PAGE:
4 Seeking big gifts
Big gifts are often seen as the ‘Holy Grail’ of the donor development process. Journals, seminars and colleagues all hint at the glittering prizes available and rumours abound of the extraordinary largesse such-and-such a group recently laid its hands on. So where's yours? Your trustees read high-profile accounts of huge endowments which, if they came your way, would answer all your problems and prayers ten times over. ‘Found us any rich patrons yet?’ they ask menacingly.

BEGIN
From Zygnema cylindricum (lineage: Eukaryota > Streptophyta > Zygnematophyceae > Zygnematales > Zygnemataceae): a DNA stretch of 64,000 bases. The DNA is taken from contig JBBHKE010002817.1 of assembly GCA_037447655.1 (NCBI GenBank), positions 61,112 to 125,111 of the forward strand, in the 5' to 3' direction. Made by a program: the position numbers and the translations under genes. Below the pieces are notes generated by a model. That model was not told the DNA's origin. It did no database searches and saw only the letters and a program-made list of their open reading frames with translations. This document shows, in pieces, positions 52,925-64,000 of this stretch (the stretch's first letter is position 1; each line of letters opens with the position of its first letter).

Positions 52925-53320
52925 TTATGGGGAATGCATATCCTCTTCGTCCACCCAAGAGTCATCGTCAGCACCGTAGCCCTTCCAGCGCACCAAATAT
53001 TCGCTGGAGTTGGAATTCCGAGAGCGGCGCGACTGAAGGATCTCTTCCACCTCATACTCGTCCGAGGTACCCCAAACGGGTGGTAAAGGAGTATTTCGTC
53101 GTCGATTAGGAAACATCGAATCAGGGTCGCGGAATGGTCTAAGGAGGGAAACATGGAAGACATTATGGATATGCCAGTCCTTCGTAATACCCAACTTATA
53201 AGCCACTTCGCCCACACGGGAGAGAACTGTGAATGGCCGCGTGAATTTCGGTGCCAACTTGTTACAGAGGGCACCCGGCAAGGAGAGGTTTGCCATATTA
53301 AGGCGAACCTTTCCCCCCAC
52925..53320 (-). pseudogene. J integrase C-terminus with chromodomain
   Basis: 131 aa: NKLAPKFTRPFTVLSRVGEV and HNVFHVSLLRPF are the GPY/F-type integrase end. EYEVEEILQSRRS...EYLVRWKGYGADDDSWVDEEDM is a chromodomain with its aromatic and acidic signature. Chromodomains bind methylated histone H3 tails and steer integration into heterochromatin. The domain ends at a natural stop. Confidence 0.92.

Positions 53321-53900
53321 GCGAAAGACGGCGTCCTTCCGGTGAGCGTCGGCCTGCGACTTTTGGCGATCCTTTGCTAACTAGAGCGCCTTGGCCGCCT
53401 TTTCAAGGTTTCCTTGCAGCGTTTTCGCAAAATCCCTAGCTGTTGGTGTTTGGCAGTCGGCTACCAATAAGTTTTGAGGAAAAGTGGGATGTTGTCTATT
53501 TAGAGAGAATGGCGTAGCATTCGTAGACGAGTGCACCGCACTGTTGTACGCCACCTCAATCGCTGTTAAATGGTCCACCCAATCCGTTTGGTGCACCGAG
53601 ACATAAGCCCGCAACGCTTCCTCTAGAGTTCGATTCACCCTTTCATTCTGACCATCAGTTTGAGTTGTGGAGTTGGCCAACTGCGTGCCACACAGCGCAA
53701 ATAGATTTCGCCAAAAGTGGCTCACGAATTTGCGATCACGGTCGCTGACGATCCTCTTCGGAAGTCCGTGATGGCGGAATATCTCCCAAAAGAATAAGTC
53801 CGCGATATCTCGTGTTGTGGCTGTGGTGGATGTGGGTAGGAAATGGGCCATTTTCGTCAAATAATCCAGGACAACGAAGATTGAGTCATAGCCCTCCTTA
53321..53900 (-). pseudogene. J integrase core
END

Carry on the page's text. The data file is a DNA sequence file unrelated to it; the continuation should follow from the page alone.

And that, of course, is the nub of the matter. The subject of big gifts is bedevilled by confusions. It is not always clear what a big gift might actually look like and how you should set about finding one – other than living in hope of being discovered by an anonymous benefactor, or of trying to accelerate an individual up the donor pyramid. Here are two alternative ways of approaching the big gift issue more realistically. The first concentrates on the absolute size of contributions, but requires considerable investment and possibly culture change in an organisation. The second concentrates on identifying big gift opportunities relative to the size of the overall target, in the knowledge that the bulk of the money in any appeal is likely to come from a comparatively small number of donors.